The Future is Now With These High Tech Gadgets That Protect and Serve
By Natalie de la Garza
It’s one thing to upcycle old shutters into a stylish headboard or repurpose a creaky ladder into a bookshelf, but do-it-yourself home security?
Why yes, says Thad White, vice president of product management for Ooma, known to almost a million customers in North America for their essentially free internet-based phone service. The company launched Ooma Home Security last year, utilizing the secure internet connection and wireless capabilities of their Ooma Telo base station to make it a hub for other smart devices, like sensors that allow you to monitor your home remotely and, if necessary, take action.
Simply put, the days of punching a code into a keypad to arm and disarm a security system before either rushing in or out of your house are on the way out, and not a minute too soon, according to White. Where traditional security providers are not only expensive, potentially several hundred dollars for installation and $40 to $50 each month for professional monitoring, White says those systems are becoming outdated.
“Everyone has a smart phone now that’s connected to the internet,” says White. “Why not check the status of your security system yourself or have it call you directly instead of going through this middle-man monitoring service?”
Ooma Home Security offers door and window sensors that monitor openings and closings; motion sensors that can detect motion day or night up to 30 feet away; water sensors that can be placed under a hot water heater or kitchen sink; and a smart camera that offers live video streaming, smart motion detection and facial recognition.
“You, your spouse, children, cleaning person, dog walker — you can train this camera to recognize the people in your home [and] only alert you when a stranger is recognized,” says White.
If you’re out of the city and detect something in your home, Ooma also is the only provider currently offering remote 911 capabilities, meaning the base station initiates the emergency call from your home, ensuring that local authorities are called to your home to investigate. And even more sensors, including a smoke alarm and a siren, will be launched later this year.
Here in Houston, Digital Delights promotes similar home security solutions, like Logitech’s Circle 2, a home security camera that allows you to peek in on multiple rooms from one app, anywhere in real time, and boasts crystal-clear HD video day and night, two-way audio and the ability to replay a full day’s worth of video in only 30 seconds. It is both rechargeable and portable, so you can pick it up and take it from room to room. You could also take it outside, but that’s really the domain of a weatherproof security camera, like the Nest Cam Outdoor.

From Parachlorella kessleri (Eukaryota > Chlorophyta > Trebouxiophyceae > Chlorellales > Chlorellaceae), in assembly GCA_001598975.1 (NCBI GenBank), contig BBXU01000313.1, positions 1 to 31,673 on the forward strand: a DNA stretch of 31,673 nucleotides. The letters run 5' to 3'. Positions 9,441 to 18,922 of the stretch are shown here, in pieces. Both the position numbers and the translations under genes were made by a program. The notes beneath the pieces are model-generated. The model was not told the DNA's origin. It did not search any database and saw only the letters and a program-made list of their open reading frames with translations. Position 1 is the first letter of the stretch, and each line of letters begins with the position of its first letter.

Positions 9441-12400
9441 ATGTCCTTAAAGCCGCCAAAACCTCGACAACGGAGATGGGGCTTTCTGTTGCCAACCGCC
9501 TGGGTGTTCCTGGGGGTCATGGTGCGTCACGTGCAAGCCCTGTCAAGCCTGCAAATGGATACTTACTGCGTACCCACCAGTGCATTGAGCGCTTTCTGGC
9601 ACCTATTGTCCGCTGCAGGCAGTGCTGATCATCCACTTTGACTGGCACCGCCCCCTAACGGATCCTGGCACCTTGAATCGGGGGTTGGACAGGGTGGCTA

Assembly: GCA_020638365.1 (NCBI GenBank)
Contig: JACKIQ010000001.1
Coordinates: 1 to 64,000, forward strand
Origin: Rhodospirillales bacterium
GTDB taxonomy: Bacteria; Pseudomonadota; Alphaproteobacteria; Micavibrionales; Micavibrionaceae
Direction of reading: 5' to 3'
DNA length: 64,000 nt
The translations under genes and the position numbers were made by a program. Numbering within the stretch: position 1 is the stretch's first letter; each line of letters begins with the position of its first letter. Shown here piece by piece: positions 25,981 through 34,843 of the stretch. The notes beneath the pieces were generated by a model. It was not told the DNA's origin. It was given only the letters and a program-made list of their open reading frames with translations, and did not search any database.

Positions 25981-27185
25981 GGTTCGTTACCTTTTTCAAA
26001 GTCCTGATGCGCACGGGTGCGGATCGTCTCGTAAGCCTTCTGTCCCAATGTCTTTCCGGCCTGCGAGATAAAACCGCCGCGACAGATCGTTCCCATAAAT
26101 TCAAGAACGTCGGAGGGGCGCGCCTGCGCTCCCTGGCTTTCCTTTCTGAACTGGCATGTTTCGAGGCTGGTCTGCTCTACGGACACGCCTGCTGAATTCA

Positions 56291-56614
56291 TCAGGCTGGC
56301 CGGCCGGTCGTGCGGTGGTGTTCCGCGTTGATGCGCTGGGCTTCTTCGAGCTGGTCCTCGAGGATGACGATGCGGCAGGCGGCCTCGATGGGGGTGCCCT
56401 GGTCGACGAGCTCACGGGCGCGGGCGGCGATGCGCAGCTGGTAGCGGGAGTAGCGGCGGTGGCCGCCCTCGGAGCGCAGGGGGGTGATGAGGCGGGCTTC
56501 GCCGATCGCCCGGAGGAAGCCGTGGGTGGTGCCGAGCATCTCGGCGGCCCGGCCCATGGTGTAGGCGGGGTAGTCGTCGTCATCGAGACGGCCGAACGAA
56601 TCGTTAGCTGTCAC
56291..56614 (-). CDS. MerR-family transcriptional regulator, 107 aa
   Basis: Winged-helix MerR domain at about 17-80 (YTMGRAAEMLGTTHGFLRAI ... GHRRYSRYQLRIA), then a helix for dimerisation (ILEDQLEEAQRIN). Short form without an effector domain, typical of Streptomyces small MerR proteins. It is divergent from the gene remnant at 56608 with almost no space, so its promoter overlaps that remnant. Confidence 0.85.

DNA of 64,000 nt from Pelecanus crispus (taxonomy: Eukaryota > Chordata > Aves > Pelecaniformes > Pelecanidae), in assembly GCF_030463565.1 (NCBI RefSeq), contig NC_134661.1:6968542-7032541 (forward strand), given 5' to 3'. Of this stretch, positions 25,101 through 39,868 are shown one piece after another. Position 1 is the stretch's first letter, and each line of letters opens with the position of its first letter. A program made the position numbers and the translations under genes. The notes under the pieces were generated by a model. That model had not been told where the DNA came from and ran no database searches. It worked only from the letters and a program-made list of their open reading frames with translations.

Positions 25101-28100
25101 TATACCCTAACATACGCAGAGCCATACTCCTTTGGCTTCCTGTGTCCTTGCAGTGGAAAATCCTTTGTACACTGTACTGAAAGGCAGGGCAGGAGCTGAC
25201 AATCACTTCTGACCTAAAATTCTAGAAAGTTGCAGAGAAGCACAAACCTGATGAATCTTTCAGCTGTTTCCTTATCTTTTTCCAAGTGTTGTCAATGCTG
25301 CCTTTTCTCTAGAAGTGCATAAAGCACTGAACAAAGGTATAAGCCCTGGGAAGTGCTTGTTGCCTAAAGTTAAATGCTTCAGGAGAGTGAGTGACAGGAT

The Nest Cam Outdoor provides a video feed and also sends alerts when motion is detected or it hears a loud noise. Its built-in speaker and microphone can distinguish a person from a thing and it also securely stores 30 days of video to the cloud.
Other notable products include the video doorbell from Ring, a product that streams HD video and audio to your smartphone or tablet. It allows you to speak to anyone at your door from anywhere, can be installed without any professional help and can run on a battery or be hardwired to your existing doorbell. Ring also offers a 140-degree, flood light camera, again with two-way talk capabilities, and a siren alarm. Kevo, from Kwikset, is a touch-to-open, Bluetooth smart lock that makes your smartphone your key, allowing control of door access and feedback, as well as the ability to send others e-keys.
Jerry Shanar, of Missouri City-based Sixth Sense Solutions, says while he’s evolving with the times, he still encourages every customer to consider redundancy and have a plan in place in case power is lost or the wireless signal is dropped. “I always encourage every one of my customers to get a back-up radio just in case,” says Shanar.
Ultimately, if you are interested in smart home integration, White recommends choosing a home security solution curated by a provider. Some hubs can connect to hundreds of different third-party devices and it can quickly become overwhelming. It’s also important to ask about coverage, range and battery life, as well as repair plans and warranties. Shanar cautions consumers to be wary of contracts, as many larger companies look to lock customers into multi-year obligations.
Regardless of what provider or constellation of devices you use to monitor your home, White believes it’s worth it, saying, “It really gives me peace of mind to know what’s going on in my house.”
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Sixth Sense Solutions